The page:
>>>>> That is why I wanted to get a feel for what the JDK 1.7 stuff really
>>>>> buys you.   Has anyone seen benchmarks showing better performance
>>>>> using 1.7 than can be obtained just using 1.5 concurrency
>>>>> primitives?
>>>> Again, there are separate issues:
>>>> 1. Coding in Java 7
>>>> 2. Running with the JVM shipped with JDK 1.7
>>>> The newer JVMs are faster, independently of whether new features
>>>> of the
>>>> language are used.
>>>> But it could well be that some of the new features allow even better
>>>> performance (as is foreseen for Java 8).
>>> Agreed.  I am interested in understanding better both how much
>>> easier it actually is to code and whether the 1.7 framework
>>> materially improves scheduling / allocation over what you could do
>>> just using 1.5 primitives.
>> I cannot provide proof, but nor is anyone on this list
>> eager to prove the contrary; hence the proposal to set
>> up a "playground".
>>>>> Has anyone used 1.7 to parallelize numerical algorithms
>>>>> and found it really easier / more performant?
>>>> Where are those people who could answer?
>>> This is a public list :)
>>>> That is one of the points I raised. If we maintain source
>>>> compatibility
>>>> with a language version that is 9 years old, not many contributors
>>>> are
>>>> going to be interested. Thus reducing the chance to get answers...
>>>>> Any opinions /
>>>>> responses to Konstantin's comment on where parallelization should be
>>>>> implemented - i.e. in the library vs somewhere up the stack?
>>>> What was the _question_?  ...
>>> The question he implicitly raised was whether or not it makes sense
>>> for a low-level library to parallelize tasks / run across cores.
>> In several areas, CM is not a low-level library (GA, multi-start
>> optimizers for example). In other areas like FFT, a user can
>> legitimately expect top performance without having to handle
>> parallelization by himself.
>>> This is a legitimate question.  It may be better actually to set
>>> things up so that higher-level frameworks or applications can
>>> arrange parallel execution rather than embedding it in the low-level
>>> library itself.  This is also what I was referring to when I said
>>> that in some contexts, thread-spawning / cpu hogging may not be
>>> desirable.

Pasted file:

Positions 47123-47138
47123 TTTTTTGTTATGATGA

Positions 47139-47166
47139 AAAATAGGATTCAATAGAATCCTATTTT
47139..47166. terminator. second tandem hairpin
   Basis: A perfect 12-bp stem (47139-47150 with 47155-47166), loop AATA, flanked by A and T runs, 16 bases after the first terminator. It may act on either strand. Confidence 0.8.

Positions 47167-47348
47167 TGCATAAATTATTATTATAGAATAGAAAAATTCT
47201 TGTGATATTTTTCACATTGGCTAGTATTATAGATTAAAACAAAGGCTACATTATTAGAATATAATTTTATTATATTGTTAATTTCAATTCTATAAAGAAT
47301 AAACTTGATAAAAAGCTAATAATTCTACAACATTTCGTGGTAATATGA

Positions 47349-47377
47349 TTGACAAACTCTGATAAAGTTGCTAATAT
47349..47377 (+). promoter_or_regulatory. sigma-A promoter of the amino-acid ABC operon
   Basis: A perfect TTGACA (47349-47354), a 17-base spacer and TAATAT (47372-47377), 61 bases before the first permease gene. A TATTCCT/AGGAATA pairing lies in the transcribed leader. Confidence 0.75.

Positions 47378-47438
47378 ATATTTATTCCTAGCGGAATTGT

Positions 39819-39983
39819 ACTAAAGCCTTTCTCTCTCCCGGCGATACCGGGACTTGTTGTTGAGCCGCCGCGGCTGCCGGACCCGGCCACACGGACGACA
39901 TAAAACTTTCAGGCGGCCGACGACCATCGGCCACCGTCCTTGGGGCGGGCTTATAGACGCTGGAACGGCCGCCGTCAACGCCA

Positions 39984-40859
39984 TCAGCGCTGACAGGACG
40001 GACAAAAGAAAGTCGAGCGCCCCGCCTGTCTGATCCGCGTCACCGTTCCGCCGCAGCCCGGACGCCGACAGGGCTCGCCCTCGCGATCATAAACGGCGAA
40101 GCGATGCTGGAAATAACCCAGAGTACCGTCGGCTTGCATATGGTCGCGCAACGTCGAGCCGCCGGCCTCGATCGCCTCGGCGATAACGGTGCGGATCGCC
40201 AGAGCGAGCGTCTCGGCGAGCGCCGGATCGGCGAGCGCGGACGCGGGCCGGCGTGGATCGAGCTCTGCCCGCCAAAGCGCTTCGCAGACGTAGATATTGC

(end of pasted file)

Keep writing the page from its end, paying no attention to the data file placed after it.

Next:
>> For several cases (GA, FFT, multi-start optimizers), I have the
>> opposite viewpoint: multi-threading is a implementation detail,
>> that could be handled at a _lower_ level. Of course, the user can
>> decide whether to enable more than one thread.
>>>>> Any
>>>>> ideas how to set things up so that [math] code can play nicely with
>>>>> concurrency frameworks?
>>>> That's a strange question in the context of a project that tries hard
>>>> not to have any dependency.
>>> I did not mean necessarily to bring in dependencies; but rather to
>>> make it easy for computational tasks executed by [math] code to be
>>> managed by external concurrency frameworks, e.g. Hadoop.
>> In the context of Commons Math, we often heard that "no dependency"
>> is good. Then, it is also good to not impose _implicit_ dependencies
>> (like: "If you use Hadoop, you could have better performance"). In a
>> way, the CM development "model" is: "We provide a toolkit of efficient
>> procedures, and you, the user, get top performance (on a best effort
>> basis of course)."
>> If we can provide better performance through multi-threading, why not?
>> Nobody will be forced to use it: they will use the "basic" (sequential)
>> tasks, or set the "parallelizationLevel" setting to 1.
>> Gilles
>>> Phil
>>>> If the requirement is to only depend on the standard JDK: the
>>>> framework
>>>> is in
>>>> java.util.concurrent
>>>> and all we need to do is to define "tasks" that can be "submitted to
>>>> an executor:
>>>> Regards,
>>>> Gilles